The entire Southern Methodist University student section was broken up during Saturday’s game against No. 24 Memphis for failing to adhere to new rules surrounding COVID-19.
The section at Gerald J. Ford Stadium was split up by police after students — many of whom were not wearing masks — had formed a large group, failing to maintain six feet in distance from one another, the Dallas Morning News reported.
Police began to ask students to leave the section towards the end of the first half, and the crowd was eventually removed by the start of the second half.
“Following last week’s home game, SMU consulted with local government and health officials on our continued commitment to social distancing and masking to provide a healthy game day experience,” SMU said in a statement after a thrilling 30-27 win by the Mustangs.
“Throughout the week, we sent several reminders of the critical importance of following safety measures while attending the game. We also increased staffing in the student section to provide direction, monitor policy compliance and provide support.
“During the game, some students began to gather and disregard these safety measures. They were asked to spread out and mask when in close contact. After numerous attempts by staff and security to get the students to comply with these safety requirements, it became necessary to clear the area.”
SMU athletics said that while many students did leave, others relocated to socially distanced spaces in the stadium to continue watching the game in compliance.
“While no one at SMU wants to see fans leave, it is important to preserve our privilege to host games with fans in attendance during a pandemic,” SMU’s statement said.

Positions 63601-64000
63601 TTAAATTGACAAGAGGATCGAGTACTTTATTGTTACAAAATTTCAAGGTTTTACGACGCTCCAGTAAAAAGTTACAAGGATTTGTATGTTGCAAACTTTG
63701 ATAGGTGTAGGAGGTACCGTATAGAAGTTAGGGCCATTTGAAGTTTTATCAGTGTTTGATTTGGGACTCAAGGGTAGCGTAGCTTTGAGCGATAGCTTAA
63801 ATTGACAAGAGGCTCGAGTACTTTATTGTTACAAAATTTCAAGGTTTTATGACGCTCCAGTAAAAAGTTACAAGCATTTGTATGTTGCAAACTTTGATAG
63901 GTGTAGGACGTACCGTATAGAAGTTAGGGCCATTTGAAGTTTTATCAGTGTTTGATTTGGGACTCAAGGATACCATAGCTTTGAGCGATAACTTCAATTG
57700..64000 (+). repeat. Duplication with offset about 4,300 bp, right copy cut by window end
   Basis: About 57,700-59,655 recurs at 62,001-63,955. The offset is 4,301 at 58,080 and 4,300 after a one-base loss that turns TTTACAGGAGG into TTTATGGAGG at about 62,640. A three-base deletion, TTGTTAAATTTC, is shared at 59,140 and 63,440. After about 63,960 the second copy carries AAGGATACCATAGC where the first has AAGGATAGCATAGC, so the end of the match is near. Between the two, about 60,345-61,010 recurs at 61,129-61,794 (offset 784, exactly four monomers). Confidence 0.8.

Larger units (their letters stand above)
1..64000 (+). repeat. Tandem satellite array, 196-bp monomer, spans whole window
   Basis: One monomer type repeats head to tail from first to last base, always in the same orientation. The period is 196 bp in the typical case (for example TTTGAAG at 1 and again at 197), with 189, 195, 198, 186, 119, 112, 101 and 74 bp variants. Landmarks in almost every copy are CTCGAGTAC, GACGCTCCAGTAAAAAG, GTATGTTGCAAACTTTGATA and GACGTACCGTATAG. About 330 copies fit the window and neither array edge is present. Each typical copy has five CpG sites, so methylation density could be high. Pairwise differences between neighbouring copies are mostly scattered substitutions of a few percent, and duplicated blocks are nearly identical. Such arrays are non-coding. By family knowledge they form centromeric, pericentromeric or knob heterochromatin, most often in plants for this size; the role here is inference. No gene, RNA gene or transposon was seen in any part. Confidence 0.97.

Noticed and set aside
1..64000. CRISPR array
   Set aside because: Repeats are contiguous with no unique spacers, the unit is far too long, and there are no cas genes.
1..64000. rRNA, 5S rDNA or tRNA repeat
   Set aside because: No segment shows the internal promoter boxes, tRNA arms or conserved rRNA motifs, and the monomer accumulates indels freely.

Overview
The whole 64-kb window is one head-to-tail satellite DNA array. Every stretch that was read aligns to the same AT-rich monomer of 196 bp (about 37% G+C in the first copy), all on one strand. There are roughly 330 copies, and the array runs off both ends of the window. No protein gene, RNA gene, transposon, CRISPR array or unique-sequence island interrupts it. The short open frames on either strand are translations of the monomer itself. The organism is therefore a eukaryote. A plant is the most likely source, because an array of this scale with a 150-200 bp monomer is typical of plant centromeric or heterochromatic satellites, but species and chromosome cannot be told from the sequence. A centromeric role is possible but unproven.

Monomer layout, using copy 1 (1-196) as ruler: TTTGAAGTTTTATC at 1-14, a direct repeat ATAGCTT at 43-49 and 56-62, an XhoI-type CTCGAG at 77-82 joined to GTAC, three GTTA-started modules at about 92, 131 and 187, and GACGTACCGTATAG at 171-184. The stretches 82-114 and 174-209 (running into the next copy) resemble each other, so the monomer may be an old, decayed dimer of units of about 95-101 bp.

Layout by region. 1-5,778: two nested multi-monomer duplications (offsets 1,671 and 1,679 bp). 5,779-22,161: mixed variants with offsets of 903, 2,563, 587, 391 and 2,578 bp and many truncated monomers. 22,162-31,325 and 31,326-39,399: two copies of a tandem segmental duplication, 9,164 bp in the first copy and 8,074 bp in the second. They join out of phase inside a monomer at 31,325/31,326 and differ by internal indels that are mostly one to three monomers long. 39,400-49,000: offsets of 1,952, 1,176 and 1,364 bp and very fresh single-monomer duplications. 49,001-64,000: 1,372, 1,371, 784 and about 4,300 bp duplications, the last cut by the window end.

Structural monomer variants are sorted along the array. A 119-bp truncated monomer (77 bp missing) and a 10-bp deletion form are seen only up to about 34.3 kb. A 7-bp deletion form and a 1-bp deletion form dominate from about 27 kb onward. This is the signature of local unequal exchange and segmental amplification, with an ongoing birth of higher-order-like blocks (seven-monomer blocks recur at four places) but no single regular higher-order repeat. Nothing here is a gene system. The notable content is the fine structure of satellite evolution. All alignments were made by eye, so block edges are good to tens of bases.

“The health, safety and wellbeing of our fans and students is our highest priority and we must enforce safety requirements to the greatest extent possible and to operate as we have promised local officials. Our hope is that students will be able to return for our next home game and we will continue to work toward that goal.”
Saturday’s debacle comes just one week after SMU faced a similar problem in its home opener. Rick Hart, the SMU athletic director, addressed the situation in a public statement Tuesday.
“The majority of fans in the stadium behaved responsibly and were socially-distanced and masked,” Hart wrote. “That said, we will be working to adjust the behavior of a small subsection of fans who did not follow our pledge to protect, which was sent to all ticketholders.”
Hart also said that there would be increased security in Saturday’s game and that no more than 1,000 students would be allowed to attend.
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